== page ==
- Collective bargaining guarantees that educators have a legitimate voice in deciding how and when schools and campuses return to in-person instruction.
- Collective bargaining rights are determined at the state level, how it is used to give educators a voice in local decisions relating to COVID-19 will look different from one state to another.
- Whether or not collective bargaining takes place, a joint health and safety committee provides a collaborative process for addressing in-person instruction, future closures, and ongoing health and safety issues.
Collective bargaining gives educators a meaningful voice in decisions to return to in-person instruction.
Collective bargaining forces employers to address the concerns of educators and obliges management to work with labor to solve problems. The understandings and agreements that are reached through collective bargaining are reduced to binding and enforceable collective bargaining agreements (CBAs) that are supported and approved by educators and their employers. In a COVID-19 environment, collective bargaining guarantees that educators have a legitimate voice in decisions on how and when schools and campuses return to in-person instruction, how we keep educators and students safe once schools are reopened, and how we make certain students have equitable access to online learning when instruction cannot safely take place in-person.
Most teachers, specialized instructional support personnel, and ESPs work in school districts where collective bargaining is used to determine their pay and working conditions.
Three-quarters of 3.2 million public school teachers work in states where collective bargaining is either a mandatory right or is permissible. More than 10,000 local teacher and ESP associations affiliated with NEA and other education unions negotiate CBAs with local school districts.
Since collective bargaining rights for educators and other public employees are determined at the state level, how it is used to give educators a voice in local decisions relating to COVID-19 will look different from one state to another.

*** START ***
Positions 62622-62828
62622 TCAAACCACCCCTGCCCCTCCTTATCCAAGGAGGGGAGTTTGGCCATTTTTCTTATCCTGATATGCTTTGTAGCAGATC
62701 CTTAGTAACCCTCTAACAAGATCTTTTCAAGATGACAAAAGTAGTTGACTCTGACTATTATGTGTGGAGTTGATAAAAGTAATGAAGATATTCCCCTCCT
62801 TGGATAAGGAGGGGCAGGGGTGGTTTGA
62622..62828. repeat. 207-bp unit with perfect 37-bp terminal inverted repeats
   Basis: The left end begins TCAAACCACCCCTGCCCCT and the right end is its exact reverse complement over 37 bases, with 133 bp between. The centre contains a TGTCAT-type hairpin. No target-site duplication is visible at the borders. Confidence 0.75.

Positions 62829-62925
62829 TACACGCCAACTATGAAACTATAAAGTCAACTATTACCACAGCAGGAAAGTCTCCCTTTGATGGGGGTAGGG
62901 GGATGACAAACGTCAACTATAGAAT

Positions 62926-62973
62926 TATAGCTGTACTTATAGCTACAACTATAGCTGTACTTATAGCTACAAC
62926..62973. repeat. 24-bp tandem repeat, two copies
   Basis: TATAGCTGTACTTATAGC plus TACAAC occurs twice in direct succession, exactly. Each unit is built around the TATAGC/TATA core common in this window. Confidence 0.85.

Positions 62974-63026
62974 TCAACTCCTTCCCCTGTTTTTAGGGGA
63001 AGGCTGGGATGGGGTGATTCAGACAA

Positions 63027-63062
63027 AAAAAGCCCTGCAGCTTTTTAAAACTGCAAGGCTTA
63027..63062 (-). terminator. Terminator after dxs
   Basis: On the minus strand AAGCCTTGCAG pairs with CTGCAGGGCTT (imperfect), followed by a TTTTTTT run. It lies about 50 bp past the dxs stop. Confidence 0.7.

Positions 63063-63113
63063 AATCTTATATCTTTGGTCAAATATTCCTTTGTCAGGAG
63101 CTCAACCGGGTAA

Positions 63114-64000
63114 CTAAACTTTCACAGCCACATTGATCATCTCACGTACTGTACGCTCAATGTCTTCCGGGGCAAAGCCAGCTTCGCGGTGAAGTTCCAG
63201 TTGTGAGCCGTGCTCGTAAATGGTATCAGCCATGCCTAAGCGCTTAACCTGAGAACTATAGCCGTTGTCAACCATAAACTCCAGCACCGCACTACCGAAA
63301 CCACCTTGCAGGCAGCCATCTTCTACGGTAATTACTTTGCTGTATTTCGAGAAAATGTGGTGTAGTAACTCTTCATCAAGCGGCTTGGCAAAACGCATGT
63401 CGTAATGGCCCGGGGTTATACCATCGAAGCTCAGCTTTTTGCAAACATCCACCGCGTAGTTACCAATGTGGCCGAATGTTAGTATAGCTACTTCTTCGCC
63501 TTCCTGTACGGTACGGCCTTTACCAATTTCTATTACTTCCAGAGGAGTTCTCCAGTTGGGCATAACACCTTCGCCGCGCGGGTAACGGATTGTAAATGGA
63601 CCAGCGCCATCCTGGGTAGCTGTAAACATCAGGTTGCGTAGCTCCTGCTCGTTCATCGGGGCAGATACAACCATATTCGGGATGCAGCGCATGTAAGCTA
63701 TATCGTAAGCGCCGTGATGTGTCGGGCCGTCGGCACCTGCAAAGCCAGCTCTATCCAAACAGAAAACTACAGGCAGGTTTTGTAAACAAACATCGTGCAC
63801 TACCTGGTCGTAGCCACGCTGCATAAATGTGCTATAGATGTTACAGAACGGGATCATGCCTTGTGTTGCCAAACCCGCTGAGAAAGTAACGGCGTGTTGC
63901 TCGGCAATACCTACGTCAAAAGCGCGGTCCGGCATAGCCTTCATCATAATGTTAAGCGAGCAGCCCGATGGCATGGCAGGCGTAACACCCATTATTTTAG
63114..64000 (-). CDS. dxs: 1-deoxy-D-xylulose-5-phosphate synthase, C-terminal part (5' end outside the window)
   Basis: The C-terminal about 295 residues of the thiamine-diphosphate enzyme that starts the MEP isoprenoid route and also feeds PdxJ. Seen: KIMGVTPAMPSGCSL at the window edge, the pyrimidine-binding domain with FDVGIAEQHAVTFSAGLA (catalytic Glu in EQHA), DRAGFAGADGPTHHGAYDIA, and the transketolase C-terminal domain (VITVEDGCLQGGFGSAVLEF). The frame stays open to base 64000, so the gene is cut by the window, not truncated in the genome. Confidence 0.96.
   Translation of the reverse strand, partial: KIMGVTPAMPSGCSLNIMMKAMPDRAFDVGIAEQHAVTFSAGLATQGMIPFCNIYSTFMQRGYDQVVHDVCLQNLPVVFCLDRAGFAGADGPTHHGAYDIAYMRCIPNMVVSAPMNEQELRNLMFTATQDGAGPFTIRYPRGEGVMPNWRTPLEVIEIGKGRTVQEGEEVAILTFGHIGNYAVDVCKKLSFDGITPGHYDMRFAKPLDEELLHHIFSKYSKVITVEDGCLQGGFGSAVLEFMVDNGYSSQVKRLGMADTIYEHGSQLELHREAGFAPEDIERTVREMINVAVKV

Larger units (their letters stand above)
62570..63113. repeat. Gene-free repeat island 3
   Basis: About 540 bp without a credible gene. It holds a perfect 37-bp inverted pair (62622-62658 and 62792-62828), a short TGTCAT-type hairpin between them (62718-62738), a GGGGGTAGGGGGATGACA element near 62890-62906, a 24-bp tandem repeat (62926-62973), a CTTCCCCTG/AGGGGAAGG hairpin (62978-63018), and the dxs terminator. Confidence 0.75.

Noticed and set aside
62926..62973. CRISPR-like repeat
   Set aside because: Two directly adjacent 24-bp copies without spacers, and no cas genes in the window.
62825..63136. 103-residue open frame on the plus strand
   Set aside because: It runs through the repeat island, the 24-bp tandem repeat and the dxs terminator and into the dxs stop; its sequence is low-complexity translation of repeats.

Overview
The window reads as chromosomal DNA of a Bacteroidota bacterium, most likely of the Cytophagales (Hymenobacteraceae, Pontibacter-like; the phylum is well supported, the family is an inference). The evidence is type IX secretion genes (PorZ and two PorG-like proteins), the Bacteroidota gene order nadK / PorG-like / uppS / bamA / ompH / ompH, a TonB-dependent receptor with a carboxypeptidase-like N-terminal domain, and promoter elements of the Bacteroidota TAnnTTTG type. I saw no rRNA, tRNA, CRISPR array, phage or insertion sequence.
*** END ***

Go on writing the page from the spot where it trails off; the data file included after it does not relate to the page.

Thirty-four states plus the District of Columbia have collective bargaining laws covering K-12 teachers. However, the scope of bargaining varies considerably across these states. Some require bargaining over a broad range of issues, while others significantly limit the things that can or must be negotiated. Another nine states do not have bargaining laws, but permit bargaining at the discretion of individual school districts. The issues that local associations bring to the table in these states are generally not specified in law, meaning all topics are permissive subjects of bargaining. Local and state education associations develop and execute strategies that allow them to best exercise the bargaining rights that are specific to their state and local circumstances.
Collective bargaining agreements typically include provisions on health and safety.
While state laws vary widely on what can be negotiated, employee health and safety is typically addressed in bargaining as a mandatory or permissive subject and health and safety language is usually included in CBAs.
Existing labor agreements and collective bargaining will not impede the ability of school districts to make changes that are necessary to safely reopen buildings and maintain quality instruction during the pandemic.